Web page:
Slaughter's Working with a Full Plate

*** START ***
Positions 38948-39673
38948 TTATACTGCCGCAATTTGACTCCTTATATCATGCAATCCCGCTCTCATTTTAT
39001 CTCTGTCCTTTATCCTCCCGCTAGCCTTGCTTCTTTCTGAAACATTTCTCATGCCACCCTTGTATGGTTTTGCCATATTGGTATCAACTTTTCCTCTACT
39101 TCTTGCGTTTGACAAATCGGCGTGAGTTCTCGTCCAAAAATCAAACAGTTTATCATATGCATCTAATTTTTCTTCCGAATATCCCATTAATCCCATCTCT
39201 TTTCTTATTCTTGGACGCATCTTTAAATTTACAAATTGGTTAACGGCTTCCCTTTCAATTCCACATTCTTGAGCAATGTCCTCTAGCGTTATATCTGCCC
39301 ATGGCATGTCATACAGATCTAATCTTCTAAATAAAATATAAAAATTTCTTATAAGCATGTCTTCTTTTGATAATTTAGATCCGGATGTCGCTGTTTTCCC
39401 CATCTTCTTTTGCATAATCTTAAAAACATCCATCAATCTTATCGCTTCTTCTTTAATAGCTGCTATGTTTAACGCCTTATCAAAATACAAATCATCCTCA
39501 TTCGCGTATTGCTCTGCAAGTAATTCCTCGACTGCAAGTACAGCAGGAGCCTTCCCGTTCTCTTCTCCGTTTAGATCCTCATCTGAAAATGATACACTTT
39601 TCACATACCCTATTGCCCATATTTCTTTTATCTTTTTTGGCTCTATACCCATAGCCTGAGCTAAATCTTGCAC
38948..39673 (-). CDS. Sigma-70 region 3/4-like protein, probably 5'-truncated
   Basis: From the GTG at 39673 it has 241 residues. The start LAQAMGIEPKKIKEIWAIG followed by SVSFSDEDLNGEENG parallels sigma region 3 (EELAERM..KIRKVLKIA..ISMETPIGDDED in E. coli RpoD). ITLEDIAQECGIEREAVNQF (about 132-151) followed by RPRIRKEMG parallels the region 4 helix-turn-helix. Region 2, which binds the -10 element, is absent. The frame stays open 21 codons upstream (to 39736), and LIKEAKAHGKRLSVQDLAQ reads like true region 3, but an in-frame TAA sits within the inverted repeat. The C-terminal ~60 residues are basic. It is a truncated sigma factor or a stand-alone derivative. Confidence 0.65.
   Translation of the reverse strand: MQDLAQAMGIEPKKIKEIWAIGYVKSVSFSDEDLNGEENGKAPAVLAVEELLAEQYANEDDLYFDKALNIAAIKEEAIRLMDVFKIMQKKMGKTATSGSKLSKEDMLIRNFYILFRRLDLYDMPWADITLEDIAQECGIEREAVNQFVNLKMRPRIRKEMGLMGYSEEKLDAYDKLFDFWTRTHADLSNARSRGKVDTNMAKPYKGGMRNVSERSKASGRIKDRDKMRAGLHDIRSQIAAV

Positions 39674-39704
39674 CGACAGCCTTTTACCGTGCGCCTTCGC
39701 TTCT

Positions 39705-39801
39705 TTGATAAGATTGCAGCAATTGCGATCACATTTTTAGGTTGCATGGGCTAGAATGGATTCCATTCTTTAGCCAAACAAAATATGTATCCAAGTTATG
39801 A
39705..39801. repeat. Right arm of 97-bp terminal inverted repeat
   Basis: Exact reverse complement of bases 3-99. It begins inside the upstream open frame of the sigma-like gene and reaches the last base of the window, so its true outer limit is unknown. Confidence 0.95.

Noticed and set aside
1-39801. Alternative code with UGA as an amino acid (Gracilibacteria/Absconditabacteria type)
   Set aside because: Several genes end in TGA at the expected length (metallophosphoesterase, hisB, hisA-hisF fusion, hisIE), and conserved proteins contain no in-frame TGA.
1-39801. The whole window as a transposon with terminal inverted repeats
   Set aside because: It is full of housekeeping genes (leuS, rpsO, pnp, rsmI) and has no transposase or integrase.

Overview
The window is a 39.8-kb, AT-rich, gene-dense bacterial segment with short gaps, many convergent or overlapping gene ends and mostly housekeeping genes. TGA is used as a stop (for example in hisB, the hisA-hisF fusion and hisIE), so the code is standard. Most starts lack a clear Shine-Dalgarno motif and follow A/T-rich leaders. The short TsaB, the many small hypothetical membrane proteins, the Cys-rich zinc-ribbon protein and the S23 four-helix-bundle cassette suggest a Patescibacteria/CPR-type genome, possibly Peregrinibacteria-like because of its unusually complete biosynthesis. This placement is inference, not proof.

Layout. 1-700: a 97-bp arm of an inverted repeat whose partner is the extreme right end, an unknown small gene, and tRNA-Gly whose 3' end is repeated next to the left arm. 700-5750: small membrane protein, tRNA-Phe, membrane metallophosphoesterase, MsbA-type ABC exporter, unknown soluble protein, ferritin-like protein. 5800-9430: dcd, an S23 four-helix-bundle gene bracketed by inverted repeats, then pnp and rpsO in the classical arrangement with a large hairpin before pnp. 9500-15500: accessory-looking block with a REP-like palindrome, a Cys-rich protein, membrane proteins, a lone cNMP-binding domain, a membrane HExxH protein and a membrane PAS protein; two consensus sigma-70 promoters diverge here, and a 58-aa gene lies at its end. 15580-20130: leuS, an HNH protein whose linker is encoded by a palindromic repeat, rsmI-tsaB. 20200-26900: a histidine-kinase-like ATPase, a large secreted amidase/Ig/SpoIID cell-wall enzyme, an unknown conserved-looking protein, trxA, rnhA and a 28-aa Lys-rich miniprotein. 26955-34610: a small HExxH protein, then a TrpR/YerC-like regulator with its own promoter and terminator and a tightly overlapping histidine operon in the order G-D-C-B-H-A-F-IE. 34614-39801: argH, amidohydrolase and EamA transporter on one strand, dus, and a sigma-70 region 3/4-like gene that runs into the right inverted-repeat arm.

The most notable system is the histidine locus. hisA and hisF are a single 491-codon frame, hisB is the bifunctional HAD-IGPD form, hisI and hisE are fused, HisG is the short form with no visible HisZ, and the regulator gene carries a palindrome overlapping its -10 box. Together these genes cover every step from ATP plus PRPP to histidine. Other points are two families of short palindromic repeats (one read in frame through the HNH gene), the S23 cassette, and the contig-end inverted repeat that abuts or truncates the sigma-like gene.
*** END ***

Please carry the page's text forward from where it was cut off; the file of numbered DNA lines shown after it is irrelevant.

ATHLETE:  Slaughter, a 5-foot-10, 225-pound sophomore linebacker, gained his first career start against Iowa State when he scored five tackles in K-State's 27-20 victory. Of the start against the Cyclones in Kansas City's Arrowhead Stadium, Slaughter, a native of Missouri City, Texas, said, "That was nice. Every player wants the opportunity to start and an opportunity to help the team. And, it was nice that my parents (Ava and Steve) were in the stands." That performance earned Slaughter significant playing time against Central Florida the next week when he led the team in tackles with 13 in the thrilling 17-13 victory. Now through the sixth game of the season, which included another start against Nebraska, Slaughter's 30 tackles ranks fifth on the team.  "Blake has played well. He's a very competitive guy. I like his spirit and how hard he plays," said K-State coach Bill Snyder. "He's still learning the system, but he seems to be in the right place at the right time. Where he might have trouble is that his aggressiveness sometimes gets him out of position. He's a steady, steady performer." After recording a team-high 124 tackles in his junior season at Elkins High School, an ACL injury in the second game of his senior season ended his prep career. The Wildcats kept Slaughter on their radar, and after playing in eight games last year as a true-freshman, he is now in the regular rotation mix of Wildcat linebackers. While openly admitting that he is not the most gifted athlete to hit the Big 12 Conference, Slaughter says, "I focus on doing things right and just making the most of the talent I do have. I'm still learning, and will be for quite some time." STUDENT:  Slaughter, a National Honors Society member in high school and member of the state of Texas first-team Academic team, decided he wanted to be a mechanical engineer during his junior year. "I don't know where that came from because there are no engineers in my family," said Slaughter. "I just liked math and enjoyed science, so here I am." Slaughter is currently enrolled in four classes totaling 12 hours.  So what, you ask?  Well, those classes just happen to be Mechanical Materials, Structural Materials, Computer Application in Mechanical Engineering and Electrical Circuits and Controls. Laughing at the monster schedule, Slaughter said, "You just have to manage your time and stay in the books as you also try to focus on football. You just can't have other distractions get in your way, which can happen on a college campus." Slaughter openly credits teammates like Alex Hrebec and Tysyn Hartman in keeping him grounded and focused on the multiple tasks that a student-athlete faces weekly, if not daily. BUT MOST IMPORTANTLY:  Slaughter is not bashful in pointing to his faith in God as being No. 1 on his list of high-level priorities.  As he says, "You first have to find time to develop your faith, and develop your relationship with your family. Football and academics come after that." In that order, Blake: Football and then academics? Laughing, Slaughter said, "No, no. I never forget why I came here and it's for the education." While wanting to enjoy these final two-plus years of his K-State career, Slaughter says, "I have no idea about my future. I may be a mechanical engineer, or I may want to go on a mission trip somewhere. That's something I've really wanted to do, but just haven't been able to fit in my schedule with all the duties I have at K-State."